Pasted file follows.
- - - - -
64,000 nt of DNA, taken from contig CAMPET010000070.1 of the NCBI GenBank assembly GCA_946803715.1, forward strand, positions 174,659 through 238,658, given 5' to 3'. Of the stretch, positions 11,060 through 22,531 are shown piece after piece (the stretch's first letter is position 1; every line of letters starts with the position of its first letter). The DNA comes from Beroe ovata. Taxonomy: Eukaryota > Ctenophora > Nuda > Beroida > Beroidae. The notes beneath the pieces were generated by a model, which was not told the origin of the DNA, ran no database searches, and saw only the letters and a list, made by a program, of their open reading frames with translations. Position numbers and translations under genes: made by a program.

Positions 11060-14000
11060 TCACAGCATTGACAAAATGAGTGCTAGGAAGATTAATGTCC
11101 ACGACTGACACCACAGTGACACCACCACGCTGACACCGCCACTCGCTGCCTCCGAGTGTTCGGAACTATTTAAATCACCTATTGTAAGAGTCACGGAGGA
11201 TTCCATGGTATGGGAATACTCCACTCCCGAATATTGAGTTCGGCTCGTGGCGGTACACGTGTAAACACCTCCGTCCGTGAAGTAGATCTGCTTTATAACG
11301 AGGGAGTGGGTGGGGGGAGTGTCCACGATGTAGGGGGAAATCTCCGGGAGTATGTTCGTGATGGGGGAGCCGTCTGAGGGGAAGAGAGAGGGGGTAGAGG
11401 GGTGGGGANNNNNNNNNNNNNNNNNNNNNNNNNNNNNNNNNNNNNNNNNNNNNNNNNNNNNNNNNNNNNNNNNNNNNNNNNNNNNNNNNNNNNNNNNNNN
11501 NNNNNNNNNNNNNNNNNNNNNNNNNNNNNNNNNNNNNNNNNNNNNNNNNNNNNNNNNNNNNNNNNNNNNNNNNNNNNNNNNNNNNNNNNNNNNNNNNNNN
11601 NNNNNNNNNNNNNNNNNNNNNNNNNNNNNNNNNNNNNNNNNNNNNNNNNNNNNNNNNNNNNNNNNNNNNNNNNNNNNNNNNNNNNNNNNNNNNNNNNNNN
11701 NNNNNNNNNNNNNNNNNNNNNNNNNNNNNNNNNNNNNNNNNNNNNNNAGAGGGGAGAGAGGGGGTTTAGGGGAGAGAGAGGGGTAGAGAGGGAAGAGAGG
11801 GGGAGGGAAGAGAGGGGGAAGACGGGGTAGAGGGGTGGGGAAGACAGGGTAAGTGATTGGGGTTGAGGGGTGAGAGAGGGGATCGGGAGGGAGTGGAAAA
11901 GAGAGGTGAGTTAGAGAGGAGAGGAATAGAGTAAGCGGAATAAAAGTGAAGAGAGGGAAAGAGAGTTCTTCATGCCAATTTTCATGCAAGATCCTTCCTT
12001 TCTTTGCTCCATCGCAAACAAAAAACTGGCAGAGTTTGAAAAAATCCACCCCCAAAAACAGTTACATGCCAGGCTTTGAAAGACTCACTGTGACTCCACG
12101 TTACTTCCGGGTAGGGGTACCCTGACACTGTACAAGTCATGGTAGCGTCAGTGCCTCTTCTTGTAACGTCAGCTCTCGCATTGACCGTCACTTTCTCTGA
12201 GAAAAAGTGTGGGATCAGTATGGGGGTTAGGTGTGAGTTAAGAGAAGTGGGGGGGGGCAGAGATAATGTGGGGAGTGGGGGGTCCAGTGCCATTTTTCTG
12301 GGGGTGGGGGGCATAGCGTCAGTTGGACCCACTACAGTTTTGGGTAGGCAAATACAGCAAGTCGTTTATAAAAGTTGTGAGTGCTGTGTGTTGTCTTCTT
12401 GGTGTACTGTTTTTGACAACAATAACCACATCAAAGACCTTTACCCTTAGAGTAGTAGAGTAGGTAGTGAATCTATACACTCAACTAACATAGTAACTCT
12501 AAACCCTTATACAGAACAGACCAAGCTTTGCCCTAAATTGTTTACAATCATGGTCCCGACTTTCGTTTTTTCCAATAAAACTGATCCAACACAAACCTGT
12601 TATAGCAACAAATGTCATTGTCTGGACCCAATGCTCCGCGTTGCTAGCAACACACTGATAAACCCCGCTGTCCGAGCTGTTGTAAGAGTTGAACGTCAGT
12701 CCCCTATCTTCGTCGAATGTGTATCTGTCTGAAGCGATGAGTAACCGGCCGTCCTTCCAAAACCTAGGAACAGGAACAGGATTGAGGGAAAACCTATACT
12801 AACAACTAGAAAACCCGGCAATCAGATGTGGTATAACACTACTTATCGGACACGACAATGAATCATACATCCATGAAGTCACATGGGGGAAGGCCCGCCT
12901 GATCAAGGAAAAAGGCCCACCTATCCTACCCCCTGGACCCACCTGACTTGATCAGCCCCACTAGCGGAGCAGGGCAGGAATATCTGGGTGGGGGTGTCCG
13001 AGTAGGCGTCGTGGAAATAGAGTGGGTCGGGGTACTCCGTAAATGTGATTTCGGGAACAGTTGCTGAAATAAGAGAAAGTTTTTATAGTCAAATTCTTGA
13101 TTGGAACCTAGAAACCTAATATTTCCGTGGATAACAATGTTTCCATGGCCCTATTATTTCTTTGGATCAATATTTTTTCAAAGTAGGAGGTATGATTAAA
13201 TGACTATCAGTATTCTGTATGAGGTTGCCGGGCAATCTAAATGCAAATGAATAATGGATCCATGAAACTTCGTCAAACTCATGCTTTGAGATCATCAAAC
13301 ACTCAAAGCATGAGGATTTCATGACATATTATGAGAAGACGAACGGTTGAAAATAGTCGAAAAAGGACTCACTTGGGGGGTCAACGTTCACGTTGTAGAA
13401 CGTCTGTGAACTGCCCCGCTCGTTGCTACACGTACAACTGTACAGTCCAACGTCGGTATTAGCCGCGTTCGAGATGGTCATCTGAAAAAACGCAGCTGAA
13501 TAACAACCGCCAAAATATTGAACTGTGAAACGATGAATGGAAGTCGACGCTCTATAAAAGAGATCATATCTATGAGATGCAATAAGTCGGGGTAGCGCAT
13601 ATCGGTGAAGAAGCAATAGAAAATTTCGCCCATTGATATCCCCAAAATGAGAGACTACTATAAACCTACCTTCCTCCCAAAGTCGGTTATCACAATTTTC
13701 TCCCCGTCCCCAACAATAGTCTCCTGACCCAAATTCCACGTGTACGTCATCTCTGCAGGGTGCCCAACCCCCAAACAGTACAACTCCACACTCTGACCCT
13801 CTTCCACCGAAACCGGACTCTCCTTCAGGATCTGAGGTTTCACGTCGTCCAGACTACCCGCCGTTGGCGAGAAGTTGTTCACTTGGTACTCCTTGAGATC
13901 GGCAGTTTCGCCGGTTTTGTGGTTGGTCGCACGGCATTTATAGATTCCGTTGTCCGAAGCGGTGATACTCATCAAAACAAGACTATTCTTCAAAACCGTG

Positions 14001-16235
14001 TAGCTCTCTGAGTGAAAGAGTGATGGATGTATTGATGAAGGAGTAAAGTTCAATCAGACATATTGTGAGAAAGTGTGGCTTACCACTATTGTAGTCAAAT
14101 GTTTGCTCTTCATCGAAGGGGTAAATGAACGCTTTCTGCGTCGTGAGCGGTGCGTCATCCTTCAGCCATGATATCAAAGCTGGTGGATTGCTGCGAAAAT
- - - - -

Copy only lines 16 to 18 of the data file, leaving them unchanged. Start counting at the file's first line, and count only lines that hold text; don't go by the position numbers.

12301 GGGGTGGGGGGCATAGCGTCAGTTGGACCCACTACAGTTTTGGGTAGGCAAATACAGCAAGTCGTTTATAAAAGTTGTGAGTGCTGTGTGTTGTCTTCTT
12401 GGTGTACTGTTTTTGACAACAATAACCACATCAAAGACCTTTACCCTTAGAGTAGTAGAGTAGGTAGTGAATCTATACACTCAACTAACATAGTAACTCT
12501 AAACCCTTATACAGAACAGACCAAGCTTTGCCCTAAATTGTTTACAATCATGGTCCCGACTTTCGTTTTTTCCAATAAAACTGATCCAACACAAACCTGT